The End Of Sadvertising: Super Bowl LIVE Ad Test – Third Quarter Report
In recent years, a pillar of Super Bowl advertising has been the sentimental ad. Usually – but not always – built around telling a moving story, sentimental ads work by tapping different types of happiness – awe, joy and particularly uplifting emotion. They also often toy with negative emotions, and if they resolve those feelings of sadness into happiness, such ads can be highly emotionally dynamic (which tends to mean better sharing and interaction rates).
But 2017 is the year the ‘sadvertising’ tide went out.
So far only one inspirational ad has scored 5-Stars – Honda’s collection of yearbook photos of the famous, telling us to follow our dreams. Close behind it was Coca-Cola, whose ad, placed right after the live national anthem performance, celebrated the diversity of America and its mix of cultures and languages. This Coke ad has aired before – causing controversy and scoring poorly – but familiarity has bred contentment (and perhaps the placement was better). This year the formula clicked and Coke’s “Together Is Beautiful” walked away with a 4-Star score.
Coke hasn’t been alone in pulling emotional levers this year, of course, and several other ads have come close to matching it. One of them is Google’s “Home”, an ad for its household devices tech which riffed on the theme of coming home and netted a 4-Star score. And Pepsi LIFEWTR’s joyous and colourful ad tapped yet another type of happiness – sheer aesthetic pleasure – to get 4-Stars once again. Coke’s second ad – another repeat, celebrating Coke and Food – also pressed aesthetic buttons to get the highest score, 5-Stars.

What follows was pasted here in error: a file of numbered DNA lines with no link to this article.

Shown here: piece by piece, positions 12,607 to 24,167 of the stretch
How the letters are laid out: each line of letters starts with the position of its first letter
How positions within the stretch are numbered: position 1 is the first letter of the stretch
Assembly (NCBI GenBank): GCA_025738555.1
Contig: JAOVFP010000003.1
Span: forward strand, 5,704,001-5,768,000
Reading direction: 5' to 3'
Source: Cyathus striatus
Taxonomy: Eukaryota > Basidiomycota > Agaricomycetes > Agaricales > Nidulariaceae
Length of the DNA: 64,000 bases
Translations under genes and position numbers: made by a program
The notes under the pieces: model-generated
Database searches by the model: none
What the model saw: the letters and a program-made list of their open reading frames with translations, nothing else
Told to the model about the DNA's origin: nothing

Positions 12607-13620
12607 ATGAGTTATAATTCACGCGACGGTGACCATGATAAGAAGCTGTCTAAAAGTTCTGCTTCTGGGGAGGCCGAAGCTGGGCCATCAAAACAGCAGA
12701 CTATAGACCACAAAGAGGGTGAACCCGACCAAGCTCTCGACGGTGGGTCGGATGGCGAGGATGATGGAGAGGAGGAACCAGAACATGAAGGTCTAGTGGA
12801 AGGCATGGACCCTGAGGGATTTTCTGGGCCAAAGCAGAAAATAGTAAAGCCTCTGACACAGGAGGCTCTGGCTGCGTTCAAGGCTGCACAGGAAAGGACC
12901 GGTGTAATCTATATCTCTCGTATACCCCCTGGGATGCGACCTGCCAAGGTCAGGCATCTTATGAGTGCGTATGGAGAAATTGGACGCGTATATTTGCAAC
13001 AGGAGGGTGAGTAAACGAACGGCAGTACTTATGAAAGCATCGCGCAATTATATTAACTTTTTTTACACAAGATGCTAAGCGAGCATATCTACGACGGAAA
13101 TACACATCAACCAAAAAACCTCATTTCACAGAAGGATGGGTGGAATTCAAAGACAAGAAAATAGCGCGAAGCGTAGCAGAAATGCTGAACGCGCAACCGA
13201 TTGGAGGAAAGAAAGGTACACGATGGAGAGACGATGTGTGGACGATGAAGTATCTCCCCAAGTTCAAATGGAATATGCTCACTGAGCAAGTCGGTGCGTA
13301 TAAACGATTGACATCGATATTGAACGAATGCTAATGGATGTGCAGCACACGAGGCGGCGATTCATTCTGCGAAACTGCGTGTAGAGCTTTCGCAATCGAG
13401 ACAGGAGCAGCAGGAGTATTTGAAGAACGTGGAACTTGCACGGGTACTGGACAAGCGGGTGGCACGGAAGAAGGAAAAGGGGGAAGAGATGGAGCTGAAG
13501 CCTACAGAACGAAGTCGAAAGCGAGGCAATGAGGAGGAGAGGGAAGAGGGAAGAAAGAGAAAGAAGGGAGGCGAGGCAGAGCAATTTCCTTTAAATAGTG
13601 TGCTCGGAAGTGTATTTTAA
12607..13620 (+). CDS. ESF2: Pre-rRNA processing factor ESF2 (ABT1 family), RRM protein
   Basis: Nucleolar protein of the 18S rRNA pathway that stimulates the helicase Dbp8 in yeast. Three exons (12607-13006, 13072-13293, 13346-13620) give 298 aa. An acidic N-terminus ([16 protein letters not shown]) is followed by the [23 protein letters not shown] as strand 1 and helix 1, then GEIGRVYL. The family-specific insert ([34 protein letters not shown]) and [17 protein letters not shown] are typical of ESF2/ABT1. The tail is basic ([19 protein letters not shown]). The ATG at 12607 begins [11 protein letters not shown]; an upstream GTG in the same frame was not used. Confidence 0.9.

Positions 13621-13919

But not every sentimental ad is a winner. Michelin’s “I Need You” had the ingredients for a tear-jerking commercial but three separate stories in thirty seconds made it a choppy watch and left viewers rather cold: it could only muster 2-Stars.
And those ads which tried to tell powerful emotional stories risked being left high and dry at a Super Bowl which has been far more about chuckling than choking up. In recent years Budweiser has been the king of sentimental Super Bowl storytelling with a string of 5-Star winners for its Clydesdale theme ads. Its 2017 commercial, “Born The Hard Way”, told the story of founder Thomas Busch’s arrival in America as an immigrant. Dogged by controversy – was it a pointed comment on recent political events? – the ad has ended up scoring just below the 3-Star threshold.
Meanwhile the cute and humorous ads keep racking up 5-Star scores. If you want a single take-away that sums up the turnaround in Super Bowl advertising this year, here it is: Budweiser got 2-Stars. Sexy Mr Clean got 5.